Book: Candide - The best of all possible worlds. Translated and illustrated by Nicolae Sfetcu. In Candide, Voltaire openly attacks Leibnizian optimism and makes Pangloss a ridiculous defender of this philosophy. A philosophical tale, a story of a journey that will transform the eponymous hero into a philosopher. An important debate on fatalism and the existence of Evil. Criticism of optimism is the main theme of the tale: each of the adventures of the hero tends to prove that it is wrong to believe that our world is the best of all possible worlds.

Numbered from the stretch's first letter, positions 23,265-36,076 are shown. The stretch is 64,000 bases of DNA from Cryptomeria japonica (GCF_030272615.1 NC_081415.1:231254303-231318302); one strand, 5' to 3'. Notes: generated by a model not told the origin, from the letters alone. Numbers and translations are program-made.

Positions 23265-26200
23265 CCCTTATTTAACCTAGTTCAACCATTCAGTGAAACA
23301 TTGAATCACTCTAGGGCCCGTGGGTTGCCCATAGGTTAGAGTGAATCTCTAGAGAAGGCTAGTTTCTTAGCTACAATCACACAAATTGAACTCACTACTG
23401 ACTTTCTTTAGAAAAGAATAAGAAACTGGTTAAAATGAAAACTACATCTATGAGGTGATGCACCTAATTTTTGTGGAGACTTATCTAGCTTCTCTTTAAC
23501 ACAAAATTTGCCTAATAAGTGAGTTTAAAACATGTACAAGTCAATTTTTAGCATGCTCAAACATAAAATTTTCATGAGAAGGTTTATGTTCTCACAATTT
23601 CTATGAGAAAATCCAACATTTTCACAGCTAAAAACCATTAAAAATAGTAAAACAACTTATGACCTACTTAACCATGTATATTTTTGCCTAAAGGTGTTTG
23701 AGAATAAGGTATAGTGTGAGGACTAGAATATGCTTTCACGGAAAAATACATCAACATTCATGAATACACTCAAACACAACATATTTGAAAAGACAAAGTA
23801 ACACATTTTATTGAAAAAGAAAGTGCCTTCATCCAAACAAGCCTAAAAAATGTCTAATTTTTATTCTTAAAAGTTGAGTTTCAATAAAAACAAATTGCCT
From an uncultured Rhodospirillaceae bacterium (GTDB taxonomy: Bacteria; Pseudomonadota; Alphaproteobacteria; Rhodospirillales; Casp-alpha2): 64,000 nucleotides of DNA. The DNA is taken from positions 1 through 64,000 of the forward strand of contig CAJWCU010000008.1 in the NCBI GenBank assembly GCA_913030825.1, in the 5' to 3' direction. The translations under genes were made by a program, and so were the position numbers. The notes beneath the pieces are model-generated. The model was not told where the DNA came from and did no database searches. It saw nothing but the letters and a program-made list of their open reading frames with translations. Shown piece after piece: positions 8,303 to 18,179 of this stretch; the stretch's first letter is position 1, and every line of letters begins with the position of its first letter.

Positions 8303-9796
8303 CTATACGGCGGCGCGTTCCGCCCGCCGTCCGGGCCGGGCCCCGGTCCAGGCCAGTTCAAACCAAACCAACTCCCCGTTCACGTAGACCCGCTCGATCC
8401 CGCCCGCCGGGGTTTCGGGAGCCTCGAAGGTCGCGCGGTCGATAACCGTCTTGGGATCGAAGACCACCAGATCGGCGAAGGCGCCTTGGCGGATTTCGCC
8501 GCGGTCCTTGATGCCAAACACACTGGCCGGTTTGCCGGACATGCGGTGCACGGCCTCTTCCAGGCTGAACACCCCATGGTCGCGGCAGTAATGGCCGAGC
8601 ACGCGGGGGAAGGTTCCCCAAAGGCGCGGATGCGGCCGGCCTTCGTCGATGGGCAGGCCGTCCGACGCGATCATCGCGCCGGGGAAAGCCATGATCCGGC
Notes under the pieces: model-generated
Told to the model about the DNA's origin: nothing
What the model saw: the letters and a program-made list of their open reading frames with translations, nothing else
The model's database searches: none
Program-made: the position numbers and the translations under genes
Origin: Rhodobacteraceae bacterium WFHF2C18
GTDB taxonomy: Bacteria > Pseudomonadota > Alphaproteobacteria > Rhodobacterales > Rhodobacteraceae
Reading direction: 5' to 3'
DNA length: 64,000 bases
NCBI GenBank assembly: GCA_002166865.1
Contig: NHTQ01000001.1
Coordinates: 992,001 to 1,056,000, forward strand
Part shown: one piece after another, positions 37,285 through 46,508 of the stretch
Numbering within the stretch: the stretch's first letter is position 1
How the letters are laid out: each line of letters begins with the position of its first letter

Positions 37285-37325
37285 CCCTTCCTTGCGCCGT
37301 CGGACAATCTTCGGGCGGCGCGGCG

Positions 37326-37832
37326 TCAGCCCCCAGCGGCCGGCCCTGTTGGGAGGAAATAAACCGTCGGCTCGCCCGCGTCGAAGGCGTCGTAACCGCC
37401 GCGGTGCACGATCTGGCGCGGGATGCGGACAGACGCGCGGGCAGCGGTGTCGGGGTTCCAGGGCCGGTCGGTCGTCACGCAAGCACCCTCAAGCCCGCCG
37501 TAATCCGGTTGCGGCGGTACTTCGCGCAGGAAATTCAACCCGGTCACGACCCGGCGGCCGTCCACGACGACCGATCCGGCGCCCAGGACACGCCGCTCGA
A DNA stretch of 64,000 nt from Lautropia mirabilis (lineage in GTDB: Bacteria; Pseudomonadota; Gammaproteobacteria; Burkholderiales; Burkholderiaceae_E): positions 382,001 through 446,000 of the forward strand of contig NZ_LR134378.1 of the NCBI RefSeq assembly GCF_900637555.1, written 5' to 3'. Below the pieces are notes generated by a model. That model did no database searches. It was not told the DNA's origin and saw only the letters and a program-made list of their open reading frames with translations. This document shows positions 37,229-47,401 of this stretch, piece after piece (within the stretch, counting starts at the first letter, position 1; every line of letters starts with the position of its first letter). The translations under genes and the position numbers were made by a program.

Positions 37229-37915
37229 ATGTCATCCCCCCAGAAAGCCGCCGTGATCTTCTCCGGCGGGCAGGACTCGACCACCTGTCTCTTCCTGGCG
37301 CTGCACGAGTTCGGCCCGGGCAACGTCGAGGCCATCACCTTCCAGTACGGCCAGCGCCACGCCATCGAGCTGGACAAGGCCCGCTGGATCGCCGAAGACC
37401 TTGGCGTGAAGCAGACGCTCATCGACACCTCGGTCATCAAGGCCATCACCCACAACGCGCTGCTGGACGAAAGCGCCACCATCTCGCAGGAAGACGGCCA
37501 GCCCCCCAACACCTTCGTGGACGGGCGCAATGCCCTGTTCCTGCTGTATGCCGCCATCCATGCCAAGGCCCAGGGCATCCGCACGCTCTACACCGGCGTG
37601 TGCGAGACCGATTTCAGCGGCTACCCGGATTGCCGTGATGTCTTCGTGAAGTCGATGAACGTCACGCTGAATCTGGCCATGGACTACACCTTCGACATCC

Francois-Marie Arouet, writing under the pseudonym Voltaire, was born in 1694 into a Parisian bourgeois family. Educated by Jesuits, he was an excellent pupil but one quickly enraged by dogma. An early rift with his father--who wished him to study law--led to his choice of letters as a career. Insinuating himself into court circles, he became notorious for lampoons on leading notables and was twice imprisoned in the Bastille.By his mid-thirties his literary activities precipitated a four-year exile in England where he won the praise of Swift and Pope for his political tracts. His publication, three years later in France, of Lettres philosophiques sur les Anglais (1733)--an attack on French Church and State--forced him to flee again. For twenty years Voltaire lived chiefly away from Paris. In this, his most prolific period, he wrote such satirical tales as "Zadig" (1747) and "Candide" (1759). His old age at Ferney, outside Geneva, was made bright by his adopted daughter, "Belle et Bonne," and marked by his intercessions in behalf of victims of political injustice. Sharp-witted and lean in his white wig, impatient with all appropriate rituals, he died in Paris in 1778--the foremost French author of his day. --This text refers to an alternate Paperback edition. "Candide" is the famous satire and best-known work by Voltaire. First published in 1759, "Candide" is the story of its central character who travels throughout Europe and South America experiencing and witnessing much misfortune on the way.